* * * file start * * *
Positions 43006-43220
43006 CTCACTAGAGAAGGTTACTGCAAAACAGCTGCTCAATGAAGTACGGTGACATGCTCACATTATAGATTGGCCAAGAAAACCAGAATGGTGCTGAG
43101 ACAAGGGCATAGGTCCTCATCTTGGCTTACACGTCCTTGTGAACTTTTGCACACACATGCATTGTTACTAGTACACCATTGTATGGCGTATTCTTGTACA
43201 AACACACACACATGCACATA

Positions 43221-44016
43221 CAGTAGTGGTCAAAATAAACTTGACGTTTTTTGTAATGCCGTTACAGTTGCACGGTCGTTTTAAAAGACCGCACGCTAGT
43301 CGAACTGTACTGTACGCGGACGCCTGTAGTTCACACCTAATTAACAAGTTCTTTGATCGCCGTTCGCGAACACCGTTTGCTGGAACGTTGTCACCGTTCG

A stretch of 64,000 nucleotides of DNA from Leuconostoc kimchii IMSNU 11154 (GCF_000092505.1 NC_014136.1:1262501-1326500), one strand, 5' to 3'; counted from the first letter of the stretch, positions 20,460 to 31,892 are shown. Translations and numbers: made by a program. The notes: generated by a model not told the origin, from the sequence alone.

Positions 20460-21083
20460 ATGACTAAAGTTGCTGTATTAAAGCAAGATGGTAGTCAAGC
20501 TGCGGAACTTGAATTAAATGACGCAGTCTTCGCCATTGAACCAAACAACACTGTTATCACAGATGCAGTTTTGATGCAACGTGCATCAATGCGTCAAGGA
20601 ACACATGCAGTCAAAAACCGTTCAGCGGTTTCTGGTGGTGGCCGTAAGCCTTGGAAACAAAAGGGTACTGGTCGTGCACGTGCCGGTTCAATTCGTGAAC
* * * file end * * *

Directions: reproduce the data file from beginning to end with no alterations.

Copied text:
Positions 43006-43220
43006 CTCACTAGAGAAGGTTACTGCAAAACAGCTGCTCAATGAAGTACGGTGACATGCTCACATTATAGATTGGCCAAGAAAACCAGAATGGTGCTGAG
43101 ACAAGGGCATAGGTCCTCATCTTGGCTTACACGTCCTTGTGAACTTTTGCACACACATGCATTGTTACTAGTACACCATTGTATGGCGTATTCTTGTACA
43201 AACACACACACATGCACATA

Positions 43221-44016
43221 CAGTAGTGGTCAAAATAAACTTGACGTTTTTTGTAATGCCGTTACAGTTGCACGGTCGTTTTAAAAGACCGCACGCTAGT
43301 CGAACTGTACTGTACGCGGACGCCTGTAGTTCACACCTAATTAACAAGTTCTTTGATCGCCGTTCGCGAACACCGTTTGCTGGAACGTTGTCACCGTTCG

A stretch of 64,000 nucleotides of DNA from Leuconostoc kimchii IMSNU 11154 (GCF_000092505.1 NC_014136.1:1262501-1326500), one strand, 5' to 3'; counted from the first letter of the stretch, positions 20,460 to 31,892 are shown. Translations and numbers: made by a program. The notes: generated by a model not told the origin, from the sequence alone.

Positions 20460-21083
20460 ATGACTAAAGTTGCTGTATTAAAGCAAGATGGTAGTCAAGC
20501 TGCGGAACTTGAATTAAATGACGCAGTCTTCGCCATTGAACCAAACAACACTGTTATCACAGATGCAGTTTTGATGCAACGTGCATCAATGCGTCAAGGA
20601 ACACATGCAGTCAAAAACCGTTCAGCGGTTTCTGGTGGTGGCCGTAAGCCTTGGAAACAAAAGGGTACTGGTCGTGCACGTGCCGGTTCAATTCGTGAAC